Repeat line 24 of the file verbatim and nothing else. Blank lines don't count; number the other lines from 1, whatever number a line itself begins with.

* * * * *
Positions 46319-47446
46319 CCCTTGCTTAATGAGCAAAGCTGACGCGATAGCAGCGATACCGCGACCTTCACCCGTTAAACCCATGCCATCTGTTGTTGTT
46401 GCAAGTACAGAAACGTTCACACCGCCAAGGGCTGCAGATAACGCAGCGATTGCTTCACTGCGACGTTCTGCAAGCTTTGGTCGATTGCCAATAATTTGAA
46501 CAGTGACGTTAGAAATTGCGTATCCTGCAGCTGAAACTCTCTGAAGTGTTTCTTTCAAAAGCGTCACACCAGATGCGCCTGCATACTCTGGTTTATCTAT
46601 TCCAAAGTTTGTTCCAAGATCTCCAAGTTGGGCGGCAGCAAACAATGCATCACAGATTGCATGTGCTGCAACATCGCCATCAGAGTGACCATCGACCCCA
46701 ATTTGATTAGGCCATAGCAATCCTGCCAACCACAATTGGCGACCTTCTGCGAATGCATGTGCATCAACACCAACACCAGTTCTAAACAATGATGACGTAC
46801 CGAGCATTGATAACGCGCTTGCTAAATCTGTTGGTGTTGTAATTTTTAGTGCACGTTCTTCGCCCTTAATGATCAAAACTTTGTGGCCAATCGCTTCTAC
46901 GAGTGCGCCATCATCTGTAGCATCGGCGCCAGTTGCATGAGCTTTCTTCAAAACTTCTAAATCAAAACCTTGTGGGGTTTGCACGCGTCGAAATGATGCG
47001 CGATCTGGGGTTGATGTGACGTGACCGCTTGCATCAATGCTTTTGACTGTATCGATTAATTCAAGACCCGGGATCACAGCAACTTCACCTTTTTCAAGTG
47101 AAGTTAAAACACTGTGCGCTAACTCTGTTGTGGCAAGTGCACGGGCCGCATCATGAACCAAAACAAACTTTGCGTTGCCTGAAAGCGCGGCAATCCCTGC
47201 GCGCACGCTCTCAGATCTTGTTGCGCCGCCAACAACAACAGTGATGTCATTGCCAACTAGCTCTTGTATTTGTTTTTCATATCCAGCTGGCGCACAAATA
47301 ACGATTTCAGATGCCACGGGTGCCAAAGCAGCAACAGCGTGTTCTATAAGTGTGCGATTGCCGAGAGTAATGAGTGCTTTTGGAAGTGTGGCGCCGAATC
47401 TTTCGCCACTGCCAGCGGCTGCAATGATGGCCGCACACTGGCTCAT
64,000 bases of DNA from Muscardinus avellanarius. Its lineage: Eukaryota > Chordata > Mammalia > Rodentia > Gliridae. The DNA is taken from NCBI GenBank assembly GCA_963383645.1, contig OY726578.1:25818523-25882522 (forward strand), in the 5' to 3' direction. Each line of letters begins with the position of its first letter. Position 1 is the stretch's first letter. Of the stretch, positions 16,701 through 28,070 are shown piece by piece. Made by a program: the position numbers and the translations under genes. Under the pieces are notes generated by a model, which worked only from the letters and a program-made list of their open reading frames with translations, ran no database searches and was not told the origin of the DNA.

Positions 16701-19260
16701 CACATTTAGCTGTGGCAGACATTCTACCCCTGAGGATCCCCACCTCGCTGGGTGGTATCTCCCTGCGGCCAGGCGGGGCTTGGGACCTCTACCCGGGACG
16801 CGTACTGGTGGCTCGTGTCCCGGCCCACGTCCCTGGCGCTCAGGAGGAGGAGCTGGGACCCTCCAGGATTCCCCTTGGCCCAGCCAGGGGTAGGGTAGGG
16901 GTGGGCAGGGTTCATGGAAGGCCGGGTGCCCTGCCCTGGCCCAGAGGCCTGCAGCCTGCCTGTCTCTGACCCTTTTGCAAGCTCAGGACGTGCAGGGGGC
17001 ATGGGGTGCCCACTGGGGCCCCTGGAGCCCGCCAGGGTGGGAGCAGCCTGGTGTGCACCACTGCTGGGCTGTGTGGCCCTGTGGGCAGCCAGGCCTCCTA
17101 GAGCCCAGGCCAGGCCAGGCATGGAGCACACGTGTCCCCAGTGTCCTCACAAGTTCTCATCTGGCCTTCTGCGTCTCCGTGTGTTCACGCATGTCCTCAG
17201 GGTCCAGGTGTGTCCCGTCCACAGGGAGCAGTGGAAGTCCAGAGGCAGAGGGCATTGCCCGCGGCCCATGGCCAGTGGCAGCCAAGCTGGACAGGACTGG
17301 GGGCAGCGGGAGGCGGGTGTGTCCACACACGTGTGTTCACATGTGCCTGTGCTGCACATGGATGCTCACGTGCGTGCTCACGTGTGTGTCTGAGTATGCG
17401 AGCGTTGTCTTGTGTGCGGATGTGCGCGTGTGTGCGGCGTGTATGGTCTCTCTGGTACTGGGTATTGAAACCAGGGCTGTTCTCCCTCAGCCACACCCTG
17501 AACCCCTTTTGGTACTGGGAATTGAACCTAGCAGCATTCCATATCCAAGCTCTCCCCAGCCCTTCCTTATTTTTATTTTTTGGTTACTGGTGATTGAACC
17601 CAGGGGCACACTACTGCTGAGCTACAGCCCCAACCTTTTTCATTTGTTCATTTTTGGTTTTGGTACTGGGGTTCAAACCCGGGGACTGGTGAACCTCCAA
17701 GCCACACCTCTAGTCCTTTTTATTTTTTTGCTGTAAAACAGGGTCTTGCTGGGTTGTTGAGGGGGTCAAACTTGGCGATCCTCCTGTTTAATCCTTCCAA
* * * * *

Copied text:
17501 AACCCCTTTTGGTACTGGGAATTGAACCTAGCAGCATTCCATATCCAAGCTCTCCCCAGCCCTTCCTTATTTTTATTTTTTGGTTACTGGTGATTGAACC